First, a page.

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Eithne Shortall studied journalism at Dublin City University and has lived in London, France and America. Now based in Dublin, she is chief arts writer for the Sunday Times Ireland. She enjoys sea swimming, cycling and eating scones.
Pure, wonderful, gobble-it-up reading entertainment. Really, what more could you want… friends, gossip, and a mystery that connives and conspires its little socks off! Pine Road, Dublin houses your usual group of very different people, all trying to live together as neighbours. Martha and her family have moved in, everyone wants to know why, and tongues are soon wagging! The first few pages made me laugh and set the group of residents up beautifully as a WhatsApp group overflows with juicy gossip on Pine Road. While I often chuckled, Eithne Shortall also sensitively and thoughtfully handles the more difficult sides to life. The characters, even if on the page for moments, simply burst with vivid intensity. This is one of those books that not only entertains, it also holds the most rewarding and satisfying story. If Pine Road and its fabulous inhabitants actually existed, I would want to pay a visit, and perhaps even stay a while, not for too long though, as parking is a problem! Three Little Truths is an absolute joy of a read, and comes as highly recommended by me.
Henry dies on page 11 in a dreadful cycling accident. Grace is waiting for him to join her viewing another house. Their life together stretching out in front of them is cut dead. Grace is forced to cope and it is that coping and healing that this highly accomplished author leaves us through. There has to be a buried secret, it is that sort of book, but the secret, when revealed, is totally unexpected by all parties except Henry’s parents. They have long buried it and are loathe to face it. Now, of course, the twist unwinds and Grace has a dilemma. Then another complication arises. As the story progresses and you run with it, you are forced to turn the pages faster and faster to an unexpected conclusion with a neat little twist on the penultimate page. Nice one.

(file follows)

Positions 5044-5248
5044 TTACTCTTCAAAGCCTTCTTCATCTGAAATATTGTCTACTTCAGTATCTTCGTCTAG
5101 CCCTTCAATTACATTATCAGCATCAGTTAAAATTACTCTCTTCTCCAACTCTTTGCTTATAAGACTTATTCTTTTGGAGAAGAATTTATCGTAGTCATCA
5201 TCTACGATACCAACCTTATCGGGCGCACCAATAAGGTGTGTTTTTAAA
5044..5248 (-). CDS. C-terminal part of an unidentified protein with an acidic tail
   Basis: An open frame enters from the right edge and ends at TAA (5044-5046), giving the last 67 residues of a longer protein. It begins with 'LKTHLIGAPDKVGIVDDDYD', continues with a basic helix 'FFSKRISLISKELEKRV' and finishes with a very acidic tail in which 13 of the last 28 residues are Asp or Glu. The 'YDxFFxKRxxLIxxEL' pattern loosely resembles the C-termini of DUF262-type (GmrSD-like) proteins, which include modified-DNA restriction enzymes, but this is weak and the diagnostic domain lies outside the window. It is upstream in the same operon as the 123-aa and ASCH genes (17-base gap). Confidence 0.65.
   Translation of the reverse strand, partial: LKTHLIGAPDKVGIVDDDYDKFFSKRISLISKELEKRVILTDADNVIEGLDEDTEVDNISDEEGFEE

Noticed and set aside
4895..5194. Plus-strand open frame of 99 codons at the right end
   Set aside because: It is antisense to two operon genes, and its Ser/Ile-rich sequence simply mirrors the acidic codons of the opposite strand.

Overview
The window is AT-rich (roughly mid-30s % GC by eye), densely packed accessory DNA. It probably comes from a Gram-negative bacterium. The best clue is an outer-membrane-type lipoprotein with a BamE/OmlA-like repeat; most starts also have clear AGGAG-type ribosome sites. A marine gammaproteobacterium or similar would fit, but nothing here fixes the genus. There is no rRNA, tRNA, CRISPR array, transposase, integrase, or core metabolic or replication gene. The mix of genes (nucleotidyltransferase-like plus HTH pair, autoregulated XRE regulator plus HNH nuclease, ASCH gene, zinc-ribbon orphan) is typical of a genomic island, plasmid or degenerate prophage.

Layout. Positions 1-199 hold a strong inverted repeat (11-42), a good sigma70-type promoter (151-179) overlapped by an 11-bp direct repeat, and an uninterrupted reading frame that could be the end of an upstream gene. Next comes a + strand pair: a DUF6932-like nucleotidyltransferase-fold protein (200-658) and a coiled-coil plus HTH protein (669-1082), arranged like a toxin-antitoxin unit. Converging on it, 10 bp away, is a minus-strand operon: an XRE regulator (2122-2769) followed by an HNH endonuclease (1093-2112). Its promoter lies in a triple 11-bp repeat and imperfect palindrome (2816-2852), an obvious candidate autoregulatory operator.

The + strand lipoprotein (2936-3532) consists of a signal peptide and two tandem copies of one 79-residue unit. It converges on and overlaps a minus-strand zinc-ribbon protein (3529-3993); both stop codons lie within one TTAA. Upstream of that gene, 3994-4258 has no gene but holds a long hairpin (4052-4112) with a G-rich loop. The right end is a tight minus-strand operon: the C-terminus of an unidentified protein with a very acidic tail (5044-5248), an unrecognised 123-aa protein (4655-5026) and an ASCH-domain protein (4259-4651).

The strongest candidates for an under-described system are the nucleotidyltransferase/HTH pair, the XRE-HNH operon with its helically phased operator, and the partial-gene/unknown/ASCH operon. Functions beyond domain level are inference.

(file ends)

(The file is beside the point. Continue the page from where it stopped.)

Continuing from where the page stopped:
Winner of The Big Book Awards: The Best Page Turners Shortlisted for the Popular Fiction Book of the Year: The Irish Book Awards An Irish Independent Book of the Year _______________________________ Grace sees her boyfriend Henry everywhere. In the supermarket, on the street, at the graveyard. Only Henry is dead. He died two months earlier, leaving a huge hole in Grace's life and in her heart. But then a man who looks uncannily like Henry turns up to fix her boiler one day. Grace isn't hallucinating - he really does look exactly like Grace's lost love. Grace becomes captivated by this stranger, Andy. Reminded of everything she once had, can Grace recreate that lost love or does loving Andy mean letting go of Henry? 'I really enjoyed it - satisfying and warm, and written with humour and heart.' Sheila O'Flanagan, author of The Missing Wife
Winner of The Big Book Awards: The Best Page Turners, 2018 Grace sees her boyfriend Henry everywhere. In the supermarket, on the street, at the graveyard. Only Henry is dead. He died two months earlier, leaving a huge hole in Grace's life and in her heart. But then Henry turns up to fix the boiler one evening, and Grace can't decide if she's hallucinating or has suddenly developed psychic powers. Grace isn't going mad - the man in front of her is not Henry at all, but someone else who looks uncannily like him. The hole in Grace's heart grows ever larger. Grace becomes captivated by this stranger, Andy - to her, he is Henry, and yet he is not. Reminded of everything she once had, can Grace recreate that lost love with Andy, resurrecting Henry in the process, or does loving Andy mean letting go of Henry?
What happens when Cupid plays co-pilot? Still reeling from a break-up, Cora Hendricks has given up on ever finding love. For herself, that is. To pass the time while working the Aer Lingus check-in desk at Heathrow, Cora begins to play cupid with high-flying singles. Using only her intuition, the internet, and glamorous flight attendant accomplice Nancy, Row 27 becomes Cora's laboratory of love. Instead of being seated randomly, two unwitting passengers on each flight find themselves next to the person of their dreams - or not. Cora swears Row 27 is just a bit of fun, but while she's busy making sparks fly at cruising altitude, the love she'd given up on for herself just might have landed right in front of her...